During my visit to the Raspberry Pi factory arranged by RS I also entered into a competition to win a Pi-Top computer. After a close run vote, I won. So I now have a Pi-Top Raspberry Pi laptop.
The Pi-Top is a similar size to a regular laptop, but involves some assembly and uses a Raspberry Pi for it’s motherboard. As well as a laptop they also sell the Pi-Top CEED which is a screen with built-in Raspberry Pi, which you connect your own mouse and keyboard. Both are available in black or a colourful bright green.
The Pi-Top does involve some assembly to put it together. This is not too difficult and it’s fully explained in the guide, but a little fiddly at times. Essentially each part is modular and it’s a case of putting them together and connecting the wires and connectors. No special tools are required other than a supplied allen key (hex key). One problem I had was that I believe the screws for the screen hinge were screwed down too tight as the instructions assume that they are fully loosened off, but I was able to get the screen connected eventually. The assembly should not put anyone off as the sort of people looking for a Raspberry Pi laptop are also the sort of people that shouldn’t be too afraid of assembling the Pi-Top.
Once assembled the Pi-top functions much like a normal laptop. It has a long battery life (approx 10 hours) and is expandable through an innovative plug-in system. The optional expansion includes speakers (available as a single mono speaker, or buy two for full stereo) and a prototyping board which can be used for making your own circuits or for connecting HATS to the Raspberry Pi.
The Pi-top can be used with the normal Raspbian OS supported by the Raspberry Pi foundation or the Pi-top’s own Pi-top OS. I have mainly used the standard Raspbian, but the Pi-top OS does include some additional integration with some of the peripherals and is tailored especially for use in education. The Pi-Top OS also includes CEEDuniverse which is an interactive game to teach computer programming to children.
I have been through some of the activities with CEEDuniverse, which are very good, but I haven’t actually tried that to teach programming to children yet.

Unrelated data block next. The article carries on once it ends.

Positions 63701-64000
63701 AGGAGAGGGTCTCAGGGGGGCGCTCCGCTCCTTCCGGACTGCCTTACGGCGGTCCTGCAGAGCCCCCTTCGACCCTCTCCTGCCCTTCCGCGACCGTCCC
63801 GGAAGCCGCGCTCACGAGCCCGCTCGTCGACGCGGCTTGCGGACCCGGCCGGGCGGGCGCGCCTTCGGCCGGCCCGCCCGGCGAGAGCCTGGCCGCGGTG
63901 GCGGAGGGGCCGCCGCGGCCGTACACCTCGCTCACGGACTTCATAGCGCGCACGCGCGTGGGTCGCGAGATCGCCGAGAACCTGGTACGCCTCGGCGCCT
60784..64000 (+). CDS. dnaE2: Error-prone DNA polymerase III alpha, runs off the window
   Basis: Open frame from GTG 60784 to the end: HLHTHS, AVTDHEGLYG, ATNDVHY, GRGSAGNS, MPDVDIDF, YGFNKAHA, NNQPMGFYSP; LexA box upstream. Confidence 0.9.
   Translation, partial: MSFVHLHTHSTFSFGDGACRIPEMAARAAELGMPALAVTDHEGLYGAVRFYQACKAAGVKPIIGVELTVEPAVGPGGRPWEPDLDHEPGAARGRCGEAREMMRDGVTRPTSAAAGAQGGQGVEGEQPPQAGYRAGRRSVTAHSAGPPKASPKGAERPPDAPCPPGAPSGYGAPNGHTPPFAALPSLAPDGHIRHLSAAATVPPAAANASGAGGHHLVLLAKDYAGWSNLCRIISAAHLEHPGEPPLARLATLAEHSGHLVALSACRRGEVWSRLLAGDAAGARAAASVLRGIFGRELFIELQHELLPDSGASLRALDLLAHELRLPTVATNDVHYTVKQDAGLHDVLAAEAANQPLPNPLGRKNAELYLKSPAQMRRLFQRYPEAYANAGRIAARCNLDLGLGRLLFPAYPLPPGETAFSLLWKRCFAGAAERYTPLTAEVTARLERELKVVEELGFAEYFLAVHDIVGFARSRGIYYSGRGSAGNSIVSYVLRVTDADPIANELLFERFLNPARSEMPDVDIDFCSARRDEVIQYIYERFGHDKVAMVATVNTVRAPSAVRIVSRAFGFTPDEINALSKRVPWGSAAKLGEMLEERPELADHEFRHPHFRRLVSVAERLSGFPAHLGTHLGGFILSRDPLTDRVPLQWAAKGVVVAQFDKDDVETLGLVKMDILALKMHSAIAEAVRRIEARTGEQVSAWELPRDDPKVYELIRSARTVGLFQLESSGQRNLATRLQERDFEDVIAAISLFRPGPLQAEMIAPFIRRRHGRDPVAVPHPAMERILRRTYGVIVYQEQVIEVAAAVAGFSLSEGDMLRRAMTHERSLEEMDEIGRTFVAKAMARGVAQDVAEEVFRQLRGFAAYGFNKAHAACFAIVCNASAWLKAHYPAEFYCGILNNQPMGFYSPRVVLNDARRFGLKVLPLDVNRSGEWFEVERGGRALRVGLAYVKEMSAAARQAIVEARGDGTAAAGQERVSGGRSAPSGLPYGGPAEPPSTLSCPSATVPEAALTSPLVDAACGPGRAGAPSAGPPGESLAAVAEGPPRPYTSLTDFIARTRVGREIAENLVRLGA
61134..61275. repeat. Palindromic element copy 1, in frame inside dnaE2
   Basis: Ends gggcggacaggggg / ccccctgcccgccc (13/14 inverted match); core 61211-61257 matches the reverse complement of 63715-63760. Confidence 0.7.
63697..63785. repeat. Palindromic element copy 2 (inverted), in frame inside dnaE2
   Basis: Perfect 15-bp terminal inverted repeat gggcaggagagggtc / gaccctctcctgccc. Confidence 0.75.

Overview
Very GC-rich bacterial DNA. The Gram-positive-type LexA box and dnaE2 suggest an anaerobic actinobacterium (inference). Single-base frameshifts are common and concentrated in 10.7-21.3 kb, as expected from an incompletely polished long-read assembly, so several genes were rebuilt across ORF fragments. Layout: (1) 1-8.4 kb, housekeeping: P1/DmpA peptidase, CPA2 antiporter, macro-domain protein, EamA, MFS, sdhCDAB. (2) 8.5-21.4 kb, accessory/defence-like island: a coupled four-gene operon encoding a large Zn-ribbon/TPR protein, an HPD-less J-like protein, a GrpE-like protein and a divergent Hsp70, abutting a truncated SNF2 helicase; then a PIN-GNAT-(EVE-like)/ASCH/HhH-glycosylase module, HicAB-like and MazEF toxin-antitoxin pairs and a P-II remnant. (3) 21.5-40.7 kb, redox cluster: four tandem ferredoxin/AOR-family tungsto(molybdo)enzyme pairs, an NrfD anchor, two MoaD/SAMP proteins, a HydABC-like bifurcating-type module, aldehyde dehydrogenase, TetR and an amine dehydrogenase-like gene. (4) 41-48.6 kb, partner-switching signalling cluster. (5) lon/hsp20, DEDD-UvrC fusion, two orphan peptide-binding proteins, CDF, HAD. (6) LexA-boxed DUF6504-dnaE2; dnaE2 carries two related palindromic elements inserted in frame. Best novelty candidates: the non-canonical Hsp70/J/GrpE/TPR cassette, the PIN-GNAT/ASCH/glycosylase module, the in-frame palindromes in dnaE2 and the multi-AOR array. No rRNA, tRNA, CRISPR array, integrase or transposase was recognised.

I’ve also had an opportunity to see the Pi-top CEED being used to teach programming to children at the PyconUK kids day where they worked really well.
The main benefit for the pi-top is that it integrates everything needed to get started with the Raspberry Pi without losing any of the expandability and access to the GPIO ports. All the workings of the Raspberry Pi and expansion board are hidden under a plastic cover which just slides out of the way when you want to get inside. In fact using the pi-topProto board the GPIO pins are conveniently placed in the centre of the Pi-top which works really well.
The pi-top has been really convenient for taking along to Raspberry Jams and similar events as it saved having to borrow screens from the desktop computers in the classroom.
There are a few little things I would have liked to see. It would have been nice to be able to get to the HDMI port to connect to a projector, although I think that is quite a big ask. It’s beyond what the pi-top is supposed to be, but would be a nice feature.
Also the keyboard feels a little soft to type on and when touch-typing it occasionally misses a key press. On the plus side it is available as a UK keyboard, and for the target audience of use in schools and for school children then they will probably not have that problem.
There are other cases that integrate the Raspberry Pi with a screen and/or a keyboard and touch pad, but as far as I am aware this is the only one that integrates them into a single laptop and it does the job really well. If you are looking to equip a class with Raspberry Pi computers then the Pi-Top CEED may be a better fit (as it’s even cheaper), but I’d highly recommend the Pi-Top especially if looking for a more portable solution.